Informal lending circles can help low-income consumers move into the economic mainstream.
Published in The New York Times | October 10, 2014
In lending circles, a roundabout way to a higher credit score
By Patricia Cohen
Shweta Kohli has always paid her own way. Her straight-A average won her a full scholarship to San Francisco State University at the same time she worked a 40-hour week as a waitress at a cafe. But when she applied for a credit card after graduation, she was turned down because she had no credit history.
So three years ago, Ms. Kohli, now 34, joined a lending circle—a small group of people who chip in every month to lend money to one another at no interest. Managed by the Mission Asset Fund, a nonprofit group in San Francisco that works with credit-rating agencies, the circle offered Ms. Kohli something no bank would: a chunk of cash and a chance to build a credit score.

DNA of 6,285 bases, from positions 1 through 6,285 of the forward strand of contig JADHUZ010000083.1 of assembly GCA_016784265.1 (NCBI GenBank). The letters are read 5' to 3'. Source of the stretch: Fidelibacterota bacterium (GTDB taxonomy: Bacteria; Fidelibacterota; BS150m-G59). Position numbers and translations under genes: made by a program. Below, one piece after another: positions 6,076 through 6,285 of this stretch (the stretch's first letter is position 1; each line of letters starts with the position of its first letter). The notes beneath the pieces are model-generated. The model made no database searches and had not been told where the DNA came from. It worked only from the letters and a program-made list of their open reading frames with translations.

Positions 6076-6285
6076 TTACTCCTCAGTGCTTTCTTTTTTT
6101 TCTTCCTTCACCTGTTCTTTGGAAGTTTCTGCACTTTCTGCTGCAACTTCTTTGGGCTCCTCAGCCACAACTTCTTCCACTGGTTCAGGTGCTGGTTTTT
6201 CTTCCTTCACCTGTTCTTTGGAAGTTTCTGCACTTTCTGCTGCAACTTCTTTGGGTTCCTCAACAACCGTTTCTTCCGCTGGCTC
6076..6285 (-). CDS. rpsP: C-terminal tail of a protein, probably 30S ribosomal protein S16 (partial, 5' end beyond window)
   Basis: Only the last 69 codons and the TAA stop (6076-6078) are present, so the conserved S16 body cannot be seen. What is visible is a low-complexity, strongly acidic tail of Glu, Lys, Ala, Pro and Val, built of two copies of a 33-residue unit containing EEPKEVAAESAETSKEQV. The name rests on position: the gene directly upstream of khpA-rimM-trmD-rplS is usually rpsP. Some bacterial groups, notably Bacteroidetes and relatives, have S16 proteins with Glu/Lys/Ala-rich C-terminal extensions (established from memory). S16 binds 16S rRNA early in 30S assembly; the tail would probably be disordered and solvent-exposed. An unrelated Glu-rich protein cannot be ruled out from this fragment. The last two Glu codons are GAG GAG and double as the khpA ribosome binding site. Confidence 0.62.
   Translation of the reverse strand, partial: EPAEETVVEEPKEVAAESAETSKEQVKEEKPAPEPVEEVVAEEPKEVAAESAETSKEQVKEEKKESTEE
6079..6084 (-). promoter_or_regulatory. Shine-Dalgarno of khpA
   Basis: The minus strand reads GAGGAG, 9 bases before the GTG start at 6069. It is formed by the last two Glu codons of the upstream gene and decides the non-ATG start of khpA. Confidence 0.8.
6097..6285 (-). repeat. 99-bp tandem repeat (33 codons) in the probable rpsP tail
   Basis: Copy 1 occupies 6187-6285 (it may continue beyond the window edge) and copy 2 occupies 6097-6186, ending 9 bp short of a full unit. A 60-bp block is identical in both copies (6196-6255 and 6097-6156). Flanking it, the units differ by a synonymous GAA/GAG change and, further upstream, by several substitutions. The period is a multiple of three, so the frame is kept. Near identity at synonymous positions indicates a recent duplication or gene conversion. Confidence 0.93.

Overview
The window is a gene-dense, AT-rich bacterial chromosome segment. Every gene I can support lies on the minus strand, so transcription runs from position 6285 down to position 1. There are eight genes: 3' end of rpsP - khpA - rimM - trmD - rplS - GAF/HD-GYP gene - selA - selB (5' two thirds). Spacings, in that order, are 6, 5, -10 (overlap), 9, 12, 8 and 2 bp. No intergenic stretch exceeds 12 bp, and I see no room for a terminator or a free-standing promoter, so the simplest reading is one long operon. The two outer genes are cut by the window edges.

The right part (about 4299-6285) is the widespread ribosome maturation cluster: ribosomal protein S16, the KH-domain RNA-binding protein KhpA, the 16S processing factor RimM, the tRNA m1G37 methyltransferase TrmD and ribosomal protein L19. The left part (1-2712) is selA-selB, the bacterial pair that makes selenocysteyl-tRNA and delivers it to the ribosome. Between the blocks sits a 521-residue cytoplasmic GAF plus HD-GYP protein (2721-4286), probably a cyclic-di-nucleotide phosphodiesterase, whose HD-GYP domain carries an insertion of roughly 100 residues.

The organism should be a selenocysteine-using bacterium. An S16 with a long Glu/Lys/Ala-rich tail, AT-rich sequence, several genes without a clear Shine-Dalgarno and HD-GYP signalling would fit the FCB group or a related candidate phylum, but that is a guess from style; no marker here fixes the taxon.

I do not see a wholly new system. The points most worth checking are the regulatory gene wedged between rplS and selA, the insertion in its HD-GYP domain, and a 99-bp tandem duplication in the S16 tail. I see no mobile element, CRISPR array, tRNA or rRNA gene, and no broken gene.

After faithfully making payments—and socking away enough to buy a 1997 Ford Mustang—she raised her credit score from zero to 789 in 26 months. Ms. Kohli, ever the striver, said: “My goal is to keep it at 850, the highest.”
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